VOLLEY BALL REPORT By A. M. Gajraj Captain Vice-Captain Secretary Comm. Members

J. O. Smith D, T. Roberts A. M. Gajraj C. W. London C. W. Hubbard

This has been a successful year for our volley-ball team. It started the school year off in a blaze of glory with considerable success in the Melville Shield, League championship. We won our first two matches with comparative ease. These were against the Fire Brigade and the Indian Education Trust College. Our third match against the Y.M.C.A. was postponed after the official referee failed to arrive. At this stage it was decided that the leading clubs in the two divisions should meet in the final. Our opponents were to be Aero Dwarfs. However, the competition was finally scrapped and thus our players who had prac­ tised really hard were very disappointed. The Easter Term saw no major competitions and very little activity on the volley-ball court. This was due mainly to the Inter-House Table Tennis championships and athletics. The Summer Term saw no volley-ball due to the General Strike. The team for next year is still very strong and it is hoped that they will do even better next year than they did this year. PEN PICTURES Smtih J . O.: Our captain and mainspring of the team. Without him the team appears to fall apart. A good spiker when in form, and a more than adequate defence. Roberts D. T.: (Vice-Capt.) He is undoubtedly the best spiker in the team, and he places the ball well. He has a sound defence. If he keeps it up he should go far in the game. London C. W.:

'This ‘‘pint-sized’’ player has a very good defence and

o n ly h is la ck o f h e ig h t p r e v e n ts h im from b ein g a good spiker.

Hubbard C. W.: A very temperamental player who occasionally shows signs of brilliance, when defending. He is also handicapped by a lack of height.



Haynes I. K.: This boy has natural ability but he hinders his own pro­ gress in the game by adopting a “know-it-all” attitude. He could be an excellent spiker but he appears ta be afraid, to hit the ball hard. Azeez E. B.: Another short player who has shown some progress this year. He also does not hit the ball hard enough when the oppor­ tunity presents itself. Famum G. O.: This boy has all-round talent but he needs to attend practice matches more often. Gordon K. M.: A keen youngster who has shown considerable progress this year. His defence is weak and needs much practice. Naraine K : A promising player who with practice can easily be one of the best spikers in the side. A fair defence. Gajraj A. M.: An energetic player who plays the game in the- right spirit. Possesses a good service, a flick and sound defence but is still afraid to use his height and power. A useful player. D. T. R. Results of the elections held on last day of the third term for year 1962-63. Captain ... Vice-Captain ... Secretary ... Comm. Members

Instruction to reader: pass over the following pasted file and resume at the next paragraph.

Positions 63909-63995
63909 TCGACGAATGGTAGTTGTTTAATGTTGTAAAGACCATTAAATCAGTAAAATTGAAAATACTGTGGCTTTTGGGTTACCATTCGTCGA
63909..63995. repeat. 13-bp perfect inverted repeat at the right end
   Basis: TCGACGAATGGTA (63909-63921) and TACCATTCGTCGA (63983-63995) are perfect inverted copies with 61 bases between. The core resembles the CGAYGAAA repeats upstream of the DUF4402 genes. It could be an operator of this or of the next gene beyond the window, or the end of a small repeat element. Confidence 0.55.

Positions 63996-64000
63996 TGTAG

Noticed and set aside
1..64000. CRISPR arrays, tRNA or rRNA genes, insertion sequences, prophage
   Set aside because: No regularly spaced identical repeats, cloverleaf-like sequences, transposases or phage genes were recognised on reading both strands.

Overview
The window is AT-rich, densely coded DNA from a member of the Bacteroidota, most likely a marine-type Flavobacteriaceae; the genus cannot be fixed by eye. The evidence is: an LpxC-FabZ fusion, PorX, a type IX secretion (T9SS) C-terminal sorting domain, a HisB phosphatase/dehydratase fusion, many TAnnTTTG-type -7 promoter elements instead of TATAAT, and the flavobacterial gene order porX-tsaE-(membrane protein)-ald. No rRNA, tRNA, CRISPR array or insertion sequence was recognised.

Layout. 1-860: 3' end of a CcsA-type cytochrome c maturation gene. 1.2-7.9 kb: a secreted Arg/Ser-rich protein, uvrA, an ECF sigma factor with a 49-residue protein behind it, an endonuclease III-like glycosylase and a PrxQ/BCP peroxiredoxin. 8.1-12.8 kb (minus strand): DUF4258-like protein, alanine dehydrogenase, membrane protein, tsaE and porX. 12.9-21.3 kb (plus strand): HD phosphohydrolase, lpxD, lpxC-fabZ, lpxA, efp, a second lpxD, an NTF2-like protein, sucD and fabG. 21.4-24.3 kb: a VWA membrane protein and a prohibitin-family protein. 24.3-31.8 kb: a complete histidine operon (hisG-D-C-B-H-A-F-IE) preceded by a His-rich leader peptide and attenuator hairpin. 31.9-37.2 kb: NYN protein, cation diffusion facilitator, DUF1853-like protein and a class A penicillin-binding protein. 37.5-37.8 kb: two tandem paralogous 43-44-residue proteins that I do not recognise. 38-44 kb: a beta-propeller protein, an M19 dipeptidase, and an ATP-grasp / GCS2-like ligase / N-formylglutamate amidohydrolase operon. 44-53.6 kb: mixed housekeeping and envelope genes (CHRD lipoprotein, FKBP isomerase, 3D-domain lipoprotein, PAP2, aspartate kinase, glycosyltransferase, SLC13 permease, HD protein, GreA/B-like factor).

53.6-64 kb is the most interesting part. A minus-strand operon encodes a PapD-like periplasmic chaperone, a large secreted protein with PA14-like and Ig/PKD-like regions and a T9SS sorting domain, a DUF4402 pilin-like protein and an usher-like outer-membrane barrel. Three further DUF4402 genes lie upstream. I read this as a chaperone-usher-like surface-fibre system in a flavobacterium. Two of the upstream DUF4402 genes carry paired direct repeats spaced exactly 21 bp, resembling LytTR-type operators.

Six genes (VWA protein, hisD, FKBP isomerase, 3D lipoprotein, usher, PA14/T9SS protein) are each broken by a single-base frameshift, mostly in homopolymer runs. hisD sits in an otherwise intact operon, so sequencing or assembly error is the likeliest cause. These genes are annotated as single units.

... ... ... ...

.....r — ... ...

J. D. N. B.

O. Smith T. Roberts R. Jabour A. Drepaul & E. Azeez. Jabour, N. R. Secretary.

(Continued from Page 79)

Standard Points Shield Athletics Shield

Moulder House. (G) Fox, Woolley House (H) Thom. Cunningham House (K) Naraine. Nobbs House (L) McDavid. Pilgrim (E) Pilgrim (E)„ 136 1/2 Points. Austin (C), 132 Points. Butchey Cup (Cricket), Dolphin. Haly Cup (Cricket), Niamatali Moulder Cup (Crcket), Rohlehr



H O CKEY As a result of bad weather and a lack of sufficient interest of boys in the middle school, the success of hockey in the school has not been, up to its past standards. This is because the places in the school team, left by previous members, had to be filled by young and inexperienced members. It was further reflected in the results of the unfinished Hiram Walker League in which the school has only gained three points. Because of situations in the country no other competitions have been started, and the younger hockey players have been unable to get some .much-needed practice. ......

Peri Pictures of 1962 — 1963 Hockey Team

SUE-A-QUAN, T.A.: A good goal-keeper. Has not been at his best in school matches but has shown his ability by his good performances as a member of the National Colt Team. ADAMS, C. B.: Right back. Has improved his performance in spite of the fact that he was unable to attend practices. Has been note­ worthy in his defence. SMITH, J. O.: Must develou co-ordination with the other back and im­ prove his clearing. He has the speed and long reach which are assets in good backing. CHUNG, D. A.: A player who is very energetic, but should play to position. His anticipation is good but he must learn to keep his stick ready to tackle. MORRISON, D. A.: A versatile player who tackles and passes well, but needs a little more power in his shots. LEE, R.: Has good stick work but lacks physical condition. Tends to keep the ball too long. HUBBARD, C.: Has the insight and ability of a good half, but tends to dribble too much. WARREN, L.\ Tends to wander out of position too often. Has the speed needed for winger but must develop better ball control and tackle. JOSEPH, K .: Has shown a keen interest in the game as a whole but is more promising as a goal-keeper. HO, C. V A keen player. „ Has done much in the construction of the attack. A great help both in the school team and in the National Colts.